With last night’s news that Congressional Republicans had failed to agree on “Plan B” legislation to help avoid the so-called “fiscal cliff” before Christmas—legislation that was, itself, viewed as unworkable by many Democrats—one can’t help wondering why it’s just so damned difficult for our elected leaders to compromise. Is it ego? A sign of our polarized times?
Recent research, including a new study from the University of British Columbia, suggests that our leaders have a hard time compromising because that’s not really what we want from them. Faced with the sausage-making realities of the political process, we often act disgusted, suddenly craving compromise. But the truth is we don’t think much about that stuff when we choose our leaders.
This latest situation with the “fiscal cliff” is a case in point: a perfect storm of sweeping budget cuts and tax increases that, by design, will go into effect in less than two weeks. The fiscal cliff was, in effect, created (or, not prevented) by Washington to force its own hand on finding bi-partisan compromise where earlier deals had proved impossible. Economists and the Congressional Budget Office seem to agree that going over the cliff would send the country back into a recession—hence the term.
A poll published this week by The Washington Post and ABC News indicates a strong majority of Americans want Washington to find compromise. A full 74 percent say, for example, that they would accept a tax-raise on Americans who make more than $250,000 a year “in order to strike a budget deal.” Another 65 percent say they “disapprove of the way the Republican leaders of Congress are handling budget negotiations,” indicating unhappiness with Republican intractability.
But polling before the election indicated that political prudence and flexibility isn’t something we particularly prize inside the voting booth. As noted by Mark Leary, a professor of psychology and neuroscience for Duke University, in an article he wrote for the Society for Personality and Social Psychology, we say we want leaders who are “wise” and exhibit “sound judgment.” But the qualities of a wise person, he argues, include “openness, flexibility, and a willingness to change one’s course of action as the situation changes,” along with “intellectual humility” and an ability to “take all interests and perspectives into account.”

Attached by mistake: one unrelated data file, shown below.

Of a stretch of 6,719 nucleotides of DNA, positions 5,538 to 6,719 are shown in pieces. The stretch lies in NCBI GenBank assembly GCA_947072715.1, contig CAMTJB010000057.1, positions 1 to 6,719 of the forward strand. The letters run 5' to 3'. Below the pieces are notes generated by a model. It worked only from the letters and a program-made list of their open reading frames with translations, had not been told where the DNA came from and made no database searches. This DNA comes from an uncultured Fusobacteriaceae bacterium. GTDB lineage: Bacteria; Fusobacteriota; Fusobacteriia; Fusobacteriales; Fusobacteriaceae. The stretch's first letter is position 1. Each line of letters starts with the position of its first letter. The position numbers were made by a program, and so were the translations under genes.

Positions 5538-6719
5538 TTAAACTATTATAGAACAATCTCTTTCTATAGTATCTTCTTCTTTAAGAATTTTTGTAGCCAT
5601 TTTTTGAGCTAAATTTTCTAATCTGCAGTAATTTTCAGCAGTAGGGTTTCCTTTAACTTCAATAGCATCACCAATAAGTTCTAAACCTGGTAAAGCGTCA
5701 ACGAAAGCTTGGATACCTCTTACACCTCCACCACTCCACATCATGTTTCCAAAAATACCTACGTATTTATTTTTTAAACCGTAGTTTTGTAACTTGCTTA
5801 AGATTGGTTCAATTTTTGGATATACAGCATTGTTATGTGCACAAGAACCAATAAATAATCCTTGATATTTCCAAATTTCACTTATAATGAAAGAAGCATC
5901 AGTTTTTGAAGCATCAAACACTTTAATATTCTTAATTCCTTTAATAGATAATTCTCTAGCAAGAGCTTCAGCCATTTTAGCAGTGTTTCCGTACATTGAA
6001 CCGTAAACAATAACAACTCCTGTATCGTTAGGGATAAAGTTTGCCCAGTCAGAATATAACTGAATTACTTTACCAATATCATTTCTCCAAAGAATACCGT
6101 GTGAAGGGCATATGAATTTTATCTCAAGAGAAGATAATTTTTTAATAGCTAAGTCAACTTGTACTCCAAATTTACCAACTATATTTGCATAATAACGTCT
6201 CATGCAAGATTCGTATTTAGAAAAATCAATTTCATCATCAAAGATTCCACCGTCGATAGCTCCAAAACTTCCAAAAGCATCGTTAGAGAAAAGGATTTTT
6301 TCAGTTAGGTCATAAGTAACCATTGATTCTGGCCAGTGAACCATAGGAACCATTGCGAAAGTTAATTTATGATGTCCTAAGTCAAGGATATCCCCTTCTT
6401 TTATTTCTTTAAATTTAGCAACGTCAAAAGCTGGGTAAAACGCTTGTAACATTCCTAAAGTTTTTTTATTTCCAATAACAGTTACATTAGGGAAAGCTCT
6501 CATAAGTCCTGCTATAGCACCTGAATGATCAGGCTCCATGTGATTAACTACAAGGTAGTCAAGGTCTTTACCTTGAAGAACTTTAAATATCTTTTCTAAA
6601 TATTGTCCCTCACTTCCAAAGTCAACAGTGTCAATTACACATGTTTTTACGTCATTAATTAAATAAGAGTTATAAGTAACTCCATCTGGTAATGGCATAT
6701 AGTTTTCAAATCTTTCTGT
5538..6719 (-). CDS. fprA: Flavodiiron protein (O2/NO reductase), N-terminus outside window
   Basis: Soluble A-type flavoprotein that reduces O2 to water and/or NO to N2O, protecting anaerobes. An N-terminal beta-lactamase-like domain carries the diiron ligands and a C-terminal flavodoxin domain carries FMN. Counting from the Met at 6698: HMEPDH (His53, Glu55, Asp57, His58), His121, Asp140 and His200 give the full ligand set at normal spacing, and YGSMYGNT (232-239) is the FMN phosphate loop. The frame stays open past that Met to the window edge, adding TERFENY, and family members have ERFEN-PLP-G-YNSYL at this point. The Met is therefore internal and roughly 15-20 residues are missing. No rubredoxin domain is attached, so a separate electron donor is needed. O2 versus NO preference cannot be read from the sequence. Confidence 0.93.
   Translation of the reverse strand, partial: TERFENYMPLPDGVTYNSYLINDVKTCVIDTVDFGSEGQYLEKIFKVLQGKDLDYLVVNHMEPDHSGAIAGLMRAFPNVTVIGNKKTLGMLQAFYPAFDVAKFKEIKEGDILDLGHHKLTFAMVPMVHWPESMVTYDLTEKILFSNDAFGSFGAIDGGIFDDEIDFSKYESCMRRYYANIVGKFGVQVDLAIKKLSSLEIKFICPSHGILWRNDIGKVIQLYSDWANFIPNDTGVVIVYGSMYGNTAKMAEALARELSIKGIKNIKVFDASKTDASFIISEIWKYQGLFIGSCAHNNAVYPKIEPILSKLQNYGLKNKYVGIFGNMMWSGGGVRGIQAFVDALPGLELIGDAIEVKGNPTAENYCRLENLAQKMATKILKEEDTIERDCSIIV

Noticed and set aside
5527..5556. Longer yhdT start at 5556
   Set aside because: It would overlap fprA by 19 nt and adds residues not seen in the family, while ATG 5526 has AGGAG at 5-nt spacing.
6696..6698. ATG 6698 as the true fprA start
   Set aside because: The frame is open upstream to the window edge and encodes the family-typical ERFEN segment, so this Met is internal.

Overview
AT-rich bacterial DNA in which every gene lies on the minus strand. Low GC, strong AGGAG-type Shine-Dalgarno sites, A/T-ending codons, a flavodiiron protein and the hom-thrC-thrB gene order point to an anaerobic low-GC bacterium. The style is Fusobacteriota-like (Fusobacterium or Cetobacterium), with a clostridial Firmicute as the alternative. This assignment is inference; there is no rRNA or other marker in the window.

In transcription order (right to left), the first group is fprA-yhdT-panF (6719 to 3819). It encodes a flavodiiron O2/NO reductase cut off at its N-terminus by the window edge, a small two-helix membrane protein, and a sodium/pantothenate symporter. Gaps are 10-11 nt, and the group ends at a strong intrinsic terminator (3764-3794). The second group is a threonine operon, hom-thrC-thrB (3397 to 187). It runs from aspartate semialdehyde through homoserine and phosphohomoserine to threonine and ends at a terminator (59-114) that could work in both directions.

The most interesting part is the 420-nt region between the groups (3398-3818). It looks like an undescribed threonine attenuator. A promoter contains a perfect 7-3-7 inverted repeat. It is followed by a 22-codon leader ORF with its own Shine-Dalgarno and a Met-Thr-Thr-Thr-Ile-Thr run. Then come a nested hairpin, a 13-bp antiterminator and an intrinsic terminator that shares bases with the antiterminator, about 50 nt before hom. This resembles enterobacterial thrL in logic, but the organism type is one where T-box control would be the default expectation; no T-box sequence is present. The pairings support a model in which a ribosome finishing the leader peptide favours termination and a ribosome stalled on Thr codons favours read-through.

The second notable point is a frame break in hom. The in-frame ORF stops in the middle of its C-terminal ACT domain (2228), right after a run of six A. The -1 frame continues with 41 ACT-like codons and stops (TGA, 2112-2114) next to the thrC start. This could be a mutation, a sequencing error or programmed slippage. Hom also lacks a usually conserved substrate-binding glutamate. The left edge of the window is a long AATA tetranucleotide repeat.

When Leary’s article was written in late February—right before Super Tuesday—polling indicated that no matter what lip-service we pay to vague qualities like “wisdom,” it still wasn’t showing up in concrete terms. Citing data from a Pew Research Center poll of potential voters, he noted that only 38 percent said “willingness to compromise” was an essential trait for a president. A full half said it was important for presidents to remain consistent and forceful about their positions.
The new University of British Columbia study—scheduled for publication in the Journal of Personality and Social Psychology—indicates . For the study, experimenters divided 200 participants into small groups and asked them to complete a problem-solving task. They were then asked to rate subjects’ perceived “dominance” (described in a press release by the university as including “the ability to impose ideas on others through bullying and intimidation"), “prestige” (“the appearance of skill and competency”), and influence during the task, along with their own.
Having videotaped the group interactions, experimenters found that subjects who objectively had the most influence on completing the problem-solving task were also perceived as more dominant and prestigious by their groups. They were also perceived as more influential from within the group.
To test the theory, experimenters showed 120-second videos of those group interactions to a group of 60 new subjects while the subjects wore eye-tracking devices. The subjects paid “significantly greater attention” to people in the video clips who appeared more prestigious or dominant, indicating, study leaders decided, a greater degree of influence.
The study also found that “likeability” was not a predictor for status. Participants were also more likely to choose dominance over prestige. As lead author Joey Cheng put it, “Our findings suggest there are really two ways to top the social ladder and gain leadership – impressing people with your skills or powering your way through old-fashioned dominance.”
Turns out we don’t really want the nice guy. One can’t help but conclude that no matter how smart we are, we're still animals after all.
Anyway, why would we want the nice guy? These days, it’s not how we’re built. As Eli Pariser points out in his book The Filter Bubble, algorithms driving our news content streams, like Yahoo and Facebook, become highly personalized over time—to the extent that we’re less and less likely to encounter things that challenge what we think or believe. Meantime, the sheer variety of news sources out there allows us to cherry-pick in a way that wasn’t possible in the Cronkite days.
Living amid such personalized, uncompromising interpretations of the world, it’s easy over time to believe that everyone agrees with us—that we represent the median, however extreme, and that anyone who disagrees is the idiot outlier. In that context, where opposition is mere incomprehensible idiocy, why would we want a leader who compromises?
The answer is simple: We don’t.